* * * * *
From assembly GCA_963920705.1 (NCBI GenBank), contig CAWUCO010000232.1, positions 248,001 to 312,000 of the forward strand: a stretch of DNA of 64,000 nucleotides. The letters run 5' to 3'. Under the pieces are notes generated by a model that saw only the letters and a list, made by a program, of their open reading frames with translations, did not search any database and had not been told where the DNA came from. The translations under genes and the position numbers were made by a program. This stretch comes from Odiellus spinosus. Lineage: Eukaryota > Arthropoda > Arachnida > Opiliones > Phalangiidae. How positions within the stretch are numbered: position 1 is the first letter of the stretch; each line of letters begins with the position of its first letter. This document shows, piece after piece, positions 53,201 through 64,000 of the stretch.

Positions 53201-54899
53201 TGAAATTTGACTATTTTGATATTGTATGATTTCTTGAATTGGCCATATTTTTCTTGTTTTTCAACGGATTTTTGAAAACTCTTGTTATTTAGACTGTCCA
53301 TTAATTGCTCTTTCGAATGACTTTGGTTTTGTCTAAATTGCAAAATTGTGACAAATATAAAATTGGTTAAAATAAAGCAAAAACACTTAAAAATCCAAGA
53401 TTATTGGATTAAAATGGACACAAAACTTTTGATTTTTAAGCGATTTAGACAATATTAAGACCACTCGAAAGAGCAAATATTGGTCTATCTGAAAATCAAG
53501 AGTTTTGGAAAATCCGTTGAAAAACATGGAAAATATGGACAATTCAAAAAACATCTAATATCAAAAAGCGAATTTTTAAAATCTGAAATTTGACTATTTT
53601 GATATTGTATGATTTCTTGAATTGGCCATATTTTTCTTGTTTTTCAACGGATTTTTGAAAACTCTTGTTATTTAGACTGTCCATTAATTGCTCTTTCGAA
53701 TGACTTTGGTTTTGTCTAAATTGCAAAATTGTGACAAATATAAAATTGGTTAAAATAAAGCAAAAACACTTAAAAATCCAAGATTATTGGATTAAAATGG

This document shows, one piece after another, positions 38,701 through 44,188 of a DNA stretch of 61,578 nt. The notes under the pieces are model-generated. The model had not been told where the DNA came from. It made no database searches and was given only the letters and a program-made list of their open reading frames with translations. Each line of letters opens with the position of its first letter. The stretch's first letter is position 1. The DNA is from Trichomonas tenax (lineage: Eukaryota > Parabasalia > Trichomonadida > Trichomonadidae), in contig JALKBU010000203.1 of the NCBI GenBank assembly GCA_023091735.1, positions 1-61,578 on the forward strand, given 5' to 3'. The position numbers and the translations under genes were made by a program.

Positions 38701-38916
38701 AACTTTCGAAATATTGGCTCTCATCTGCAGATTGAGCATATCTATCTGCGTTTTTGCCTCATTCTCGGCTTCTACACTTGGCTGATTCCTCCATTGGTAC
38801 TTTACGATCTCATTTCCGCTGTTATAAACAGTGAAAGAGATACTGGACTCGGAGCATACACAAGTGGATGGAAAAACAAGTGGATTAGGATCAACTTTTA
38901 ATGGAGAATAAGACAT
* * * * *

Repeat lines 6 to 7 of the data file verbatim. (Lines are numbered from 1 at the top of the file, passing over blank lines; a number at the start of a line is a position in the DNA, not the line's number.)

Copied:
53501 AGTTTTGGAAAATCCGTTGAAAAACATGGAAAATATGGACAATTCAAAAAACATCTAATATCAAAAAGCGAATTTTTAAAATCTGAAATTTGACTATTTT
53601 GATATTGTATGATTTCTTGAATTGGCCATATTTTTCTTGTTTTTCAACGGATTTTTGAAAACTCTTGTTATTTAGACTGTCCATTAATTGCTCTTTCGAA